ForJodie Project - Family First Aid

68 videos, 3 hours and 49 minutes

Course Content

Types of head injury and consciousness

Video 47 of 68
6 min 29 sec
English
English
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Head Injuries: First Aid Guide

Introduction

Head injuries are relatively common, and their severity may not always be immediately apparent to a first aider. It's crucial to handle them with caution due to the brain's sensitivity and the potential for spinal injury.

1. Suspecting Spinal Injury

Always consider the possibility of spinal injury when dealing with head injuries. Assess the injury's circumstances carefully.

2. Assessing Consciousness with AVPU

To gauge the patient's level of consciousness, use the AVPU scale:

  • A - Alert: Are their eyes open, and do they respond to questions?
  • V - Voice: Do they respond to voice or simple commands?
  • P - Pain: Do they react to touch or pinching?
  • U - Unresponsive: If they don't respond to voice or pain.

Record your findings and reassess to report any changes to their condition.

3. Activating Emergency Services

If you have any concerns or the head injury seems serious, activate the emergency services immediately. Head injuries can be severe.

4. Monitoring a Head Injury

A head injury might not have an obvious site. Monitor the patient carefully as they may act out of character, potentially being aggressive.

5. Recognizing Concussion

Concussion can result from head injuries. Symptoms can range from mild to severe, and emergency treatment may be necessary.

The common symptoms of concussion include:

  • Nausea and loss of balance
  • Confusion
  • Memory difficulties
  • Feeling dazed or stunned

6. Identifying Cerebral Compression

Cerebral compression involves pressure on the brain due to swelling or bleeding, and it's a severe condition. It can be caused by head injuries, strokes, brain tumours, or infections.

Signs and symptoms of cerebral compression include:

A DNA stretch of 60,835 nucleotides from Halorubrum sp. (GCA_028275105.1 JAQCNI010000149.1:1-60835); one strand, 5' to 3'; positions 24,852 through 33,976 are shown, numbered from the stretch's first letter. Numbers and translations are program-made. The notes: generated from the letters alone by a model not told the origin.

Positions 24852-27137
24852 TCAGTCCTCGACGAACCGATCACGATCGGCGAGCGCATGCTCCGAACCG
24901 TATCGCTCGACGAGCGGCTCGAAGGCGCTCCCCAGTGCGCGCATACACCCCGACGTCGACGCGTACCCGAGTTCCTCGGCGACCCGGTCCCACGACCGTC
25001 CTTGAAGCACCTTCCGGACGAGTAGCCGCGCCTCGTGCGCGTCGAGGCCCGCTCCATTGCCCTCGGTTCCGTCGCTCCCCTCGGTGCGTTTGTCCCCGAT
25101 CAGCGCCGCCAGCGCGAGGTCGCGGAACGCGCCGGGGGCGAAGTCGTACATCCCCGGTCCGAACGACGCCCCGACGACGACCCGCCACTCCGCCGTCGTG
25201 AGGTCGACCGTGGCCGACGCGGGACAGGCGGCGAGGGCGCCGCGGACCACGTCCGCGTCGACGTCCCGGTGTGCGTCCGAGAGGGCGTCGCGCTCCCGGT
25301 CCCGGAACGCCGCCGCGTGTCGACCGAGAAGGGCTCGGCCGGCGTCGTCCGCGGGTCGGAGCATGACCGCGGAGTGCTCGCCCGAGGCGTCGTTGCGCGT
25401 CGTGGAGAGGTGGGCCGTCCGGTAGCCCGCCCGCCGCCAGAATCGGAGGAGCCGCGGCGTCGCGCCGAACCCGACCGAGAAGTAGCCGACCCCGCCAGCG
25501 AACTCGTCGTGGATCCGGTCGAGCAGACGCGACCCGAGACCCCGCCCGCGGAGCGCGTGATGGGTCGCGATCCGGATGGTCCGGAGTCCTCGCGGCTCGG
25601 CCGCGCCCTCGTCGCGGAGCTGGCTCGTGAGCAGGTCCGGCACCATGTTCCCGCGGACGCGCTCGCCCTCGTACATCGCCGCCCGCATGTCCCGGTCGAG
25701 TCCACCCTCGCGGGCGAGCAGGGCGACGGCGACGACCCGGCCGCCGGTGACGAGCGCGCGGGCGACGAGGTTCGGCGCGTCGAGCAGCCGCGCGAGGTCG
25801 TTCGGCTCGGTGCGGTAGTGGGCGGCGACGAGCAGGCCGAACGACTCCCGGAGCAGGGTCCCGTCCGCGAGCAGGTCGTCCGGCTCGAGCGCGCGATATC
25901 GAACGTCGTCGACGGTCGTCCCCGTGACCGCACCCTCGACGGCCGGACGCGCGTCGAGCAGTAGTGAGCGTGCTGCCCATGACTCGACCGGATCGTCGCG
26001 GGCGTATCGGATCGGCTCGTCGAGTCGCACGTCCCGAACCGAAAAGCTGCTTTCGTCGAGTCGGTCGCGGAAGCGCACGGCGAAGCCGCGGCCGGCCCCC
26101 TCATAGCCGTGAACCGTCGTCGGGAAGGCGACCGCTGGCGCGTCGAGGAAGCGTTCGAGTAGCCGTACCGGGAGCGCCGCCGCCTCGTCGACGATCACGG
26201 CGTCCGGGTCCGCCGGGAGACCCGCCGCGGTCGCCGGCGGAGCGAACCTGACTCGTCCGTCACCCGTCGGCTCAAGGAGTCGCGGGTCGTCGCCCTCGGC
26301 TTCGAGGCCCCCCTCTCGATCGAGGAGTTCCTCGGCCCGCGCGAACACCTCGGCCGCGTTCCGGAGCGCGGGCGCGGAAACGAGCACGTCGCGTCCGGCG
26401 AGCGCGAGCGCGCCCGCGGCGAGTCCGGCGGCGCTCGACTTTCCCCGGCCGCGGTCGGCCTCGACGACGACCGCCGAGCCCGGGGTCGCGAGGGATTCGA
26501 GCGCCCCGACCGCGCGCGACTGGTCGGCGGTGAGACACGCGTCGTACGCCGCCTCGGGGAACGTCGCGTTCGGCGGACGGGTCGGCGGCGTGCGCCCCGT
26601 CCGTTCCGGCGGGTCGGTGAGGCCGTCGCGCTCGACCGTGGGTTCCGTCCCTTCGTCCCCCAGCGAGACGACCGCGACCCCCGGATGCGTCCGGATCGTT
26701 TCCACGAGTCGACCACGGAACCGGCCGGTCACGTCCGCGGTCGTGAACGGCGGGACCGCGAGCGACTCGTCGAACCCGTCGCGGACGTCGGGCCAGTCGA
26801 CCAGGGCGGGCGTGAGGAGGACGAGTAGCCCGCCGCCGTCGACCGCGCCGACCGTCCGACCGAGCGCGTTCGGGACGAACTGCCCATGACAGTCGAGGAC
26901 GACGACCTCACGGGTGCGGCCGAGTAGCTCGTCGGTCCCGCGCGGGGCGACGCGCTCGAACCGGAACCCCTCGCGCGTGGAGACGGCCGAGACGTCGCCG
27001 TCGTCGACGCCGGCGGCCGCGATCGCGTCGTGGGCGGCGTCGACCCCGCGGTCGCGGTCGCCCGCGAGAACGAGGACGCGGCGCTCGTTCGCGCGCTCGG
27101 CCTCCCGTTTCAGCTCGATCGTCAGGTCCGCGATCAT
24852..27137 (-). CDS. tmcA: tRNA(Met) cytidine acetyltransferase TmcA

• Personality changes
  • Deteriorating consciousness
  • Slow and noisy breathing
  • Intense headache
  • Vomiting
  • Drowsiness
  • Unequal pupils
  • Weakness or paralysis on one side of the body

7. Understanding Cerebral Contusion

Cerebral contusion involves brain bruising, occurring in 20-30% of serious head injuries. It results from damaged blood vessels and can lead to motor coordination, numbness, and memory problems.

8. Recognizing Skull Fractures

Skull fractures result from direct or indirect force, sometimes causing clear fluid or blood from ears and nose. Seek immediate medical attention in such cases.

9. Basic Treatment for Head Injuries

The general approach for head injuries is consistent:

  • Consider potential spinal injury.
  • Treat any bleeding.
  • Activate emergency services.
  • Lie the patient down with head and shoulders raised.
  • Monitor breathing.
  • Avoid giving food or drink.

10. Dealing with Helmets

If the patient is wearing a helmet (e.g., cycle, riding, or motorcycle helmet), leave it on unless it obstructs the airway or if they aren't breathing.

If helmet removal is necessary, do it slowly and carefully with two people. Note any marks on the helmet as they may provide insight into the injury.

Learning Outcomes:
  • IPOSi Unit three LO1.5, 1.6 & 3.3